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Walking away isn't running away

Jefferson Galt

A close friend is in trouble. She won't answer the phone and Starfish and I are worried about her. We wrote this letter to her and have decided that we will publish it in case it helps others in a similar situation.

There's a big difference between walking away from an intractable situation and running away from problems.

Running away means not facing up to the difficulty, not considering the options.

But walking away means looking at the whole issue in the round, deciding that there are options: do I stay or do I go.

If you think about it carefully and decide that leaving is the right course of action, that is facing up to your problems, not running away.

If you run away, there will always be, in the back of your mind, a "what if" question. But if you have made up your mind because you know that to continue is the wrong thing, then you will be able to draw a line under it, to leave and not have regrets.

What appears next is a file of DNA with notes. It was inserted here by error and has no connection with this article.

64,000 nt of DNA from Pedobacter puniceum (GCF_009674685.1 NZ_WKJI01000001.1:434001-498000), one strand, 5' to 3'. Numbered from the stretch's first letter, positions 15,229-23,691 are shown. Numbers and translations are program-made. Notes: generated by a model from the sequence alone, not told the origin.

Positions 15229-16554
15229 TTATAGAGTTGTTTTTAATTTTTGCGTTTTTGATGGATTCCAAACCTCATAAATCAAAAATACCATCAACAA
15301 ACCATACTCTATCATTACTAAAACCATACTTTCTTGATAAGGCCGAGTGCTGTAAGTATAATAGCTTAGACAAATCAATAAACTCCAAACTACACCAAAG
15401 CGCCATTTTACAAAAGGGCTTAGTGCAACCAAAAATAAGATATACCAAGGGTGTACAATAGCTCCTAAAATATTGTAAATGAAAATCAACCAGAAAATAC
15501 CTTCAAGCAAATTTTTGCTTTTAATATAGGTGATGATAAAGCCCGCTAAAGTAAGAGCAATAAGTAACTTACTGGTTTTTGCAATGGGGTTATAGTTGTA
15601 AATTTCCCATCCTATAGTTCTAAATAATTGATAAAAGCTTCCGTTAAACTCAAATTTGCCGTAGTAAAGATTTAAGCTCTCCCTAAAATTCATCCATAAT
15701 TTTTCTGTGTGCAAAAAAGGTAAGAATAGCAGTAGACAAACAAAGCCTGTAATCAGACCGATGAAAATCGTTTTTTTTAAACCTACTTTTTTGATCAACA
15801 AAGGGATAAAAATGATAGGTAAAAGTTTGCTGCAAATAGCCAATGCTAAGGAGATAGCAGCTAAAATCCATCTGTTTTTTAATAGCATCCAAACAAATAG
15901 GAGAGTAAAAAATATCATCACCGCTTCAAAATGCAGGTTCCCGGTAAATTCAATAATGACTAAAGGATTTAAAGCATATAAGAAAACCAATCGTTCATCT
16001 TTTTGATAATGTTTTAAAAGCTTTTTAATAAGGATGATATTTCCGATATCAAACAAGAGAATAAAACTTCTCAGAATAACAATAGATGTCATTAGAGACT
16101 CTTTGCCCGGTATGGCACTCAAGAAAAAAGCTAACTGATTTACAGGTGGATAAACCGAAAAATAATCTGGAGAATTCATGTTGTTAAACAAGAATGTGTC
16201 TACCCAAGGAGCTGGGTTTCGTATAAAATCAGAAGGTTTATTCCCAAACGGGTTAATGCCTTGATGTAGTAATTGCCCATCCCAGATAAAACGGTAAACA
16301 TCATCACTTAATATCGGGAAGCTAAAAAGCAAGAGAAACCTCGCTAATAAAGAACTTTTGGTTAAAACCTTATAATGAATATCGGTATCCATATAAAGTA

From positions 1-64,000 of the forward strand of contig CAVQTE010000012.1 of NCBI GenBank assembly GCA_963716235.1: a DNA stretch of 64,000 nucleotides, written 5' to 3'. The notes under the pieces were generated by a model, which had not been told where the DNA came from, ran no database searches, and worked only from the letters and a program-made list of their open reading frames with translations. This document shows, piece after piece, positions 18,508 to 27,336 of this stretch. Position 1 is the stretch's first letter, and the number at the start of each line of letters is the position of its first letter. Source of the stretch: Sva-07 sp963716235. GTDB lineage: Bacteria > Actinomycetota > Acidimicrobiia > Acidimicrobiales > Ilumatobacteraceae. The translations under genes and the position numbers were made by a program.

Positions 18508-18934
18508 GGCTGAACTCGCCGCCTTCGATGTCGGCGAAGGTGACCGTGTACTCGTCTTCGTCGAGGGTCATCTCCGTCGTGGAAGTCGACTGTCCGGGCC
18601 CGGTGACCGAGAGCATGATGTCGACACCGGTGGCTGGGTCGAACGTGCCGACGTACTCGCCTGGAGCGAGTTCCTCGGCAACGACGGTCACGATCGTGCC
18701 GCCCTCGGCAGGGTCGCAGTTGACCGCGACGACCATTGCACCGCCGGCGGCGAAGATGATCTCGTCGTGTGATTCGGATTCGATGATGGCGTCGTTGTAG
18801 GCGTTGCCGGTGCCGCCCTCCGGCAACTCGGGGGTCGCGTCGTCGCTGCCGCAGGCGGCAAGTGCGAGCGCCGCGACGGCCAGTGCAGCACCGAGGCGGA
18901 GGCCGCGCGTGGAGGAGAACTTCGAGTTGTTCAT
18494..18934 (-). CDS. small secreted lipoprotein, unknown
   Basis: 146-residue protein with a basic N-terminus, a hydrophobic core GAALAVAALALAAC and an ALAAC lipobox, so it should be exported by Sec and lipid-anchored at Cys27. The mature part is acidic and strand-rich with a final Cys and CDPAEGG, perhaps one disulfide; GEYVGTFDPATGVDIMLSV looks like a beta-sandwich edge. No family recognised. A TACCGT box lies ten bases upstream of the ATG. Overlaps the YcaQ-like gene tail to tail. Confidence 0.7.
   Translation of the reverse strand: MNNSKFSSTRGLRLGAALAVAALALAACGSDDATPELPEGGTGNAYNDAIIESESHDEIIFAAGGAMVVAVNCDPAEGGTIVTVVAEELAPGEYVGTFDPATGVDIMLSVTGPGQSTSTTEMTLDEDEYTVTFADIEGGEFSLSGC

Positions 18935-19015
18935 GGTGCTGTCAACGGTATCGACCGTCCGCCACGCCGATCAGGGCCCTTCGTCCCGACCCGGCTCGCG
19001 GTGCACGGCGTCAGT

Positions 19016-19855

It's difficult to know when you've thought enough, when you are making a rational decision instead of a knee-jerk reaction to the latest of a series of adverse events.

But that, of itself, is a guide: if you are repeatedly questioning whether you should still be in a relationship, and always on the verge of leaving, then almost by definition it's not a good relationship.

It's a balancing act, to know that you are leaving because you know the relationship will never work as against a short-term unhappiness.

But where the short term unhappinesses just keep on coming, then it becomes long term unhappiness.

And leaving that is not running away. It's walking, head held high, into a better future.

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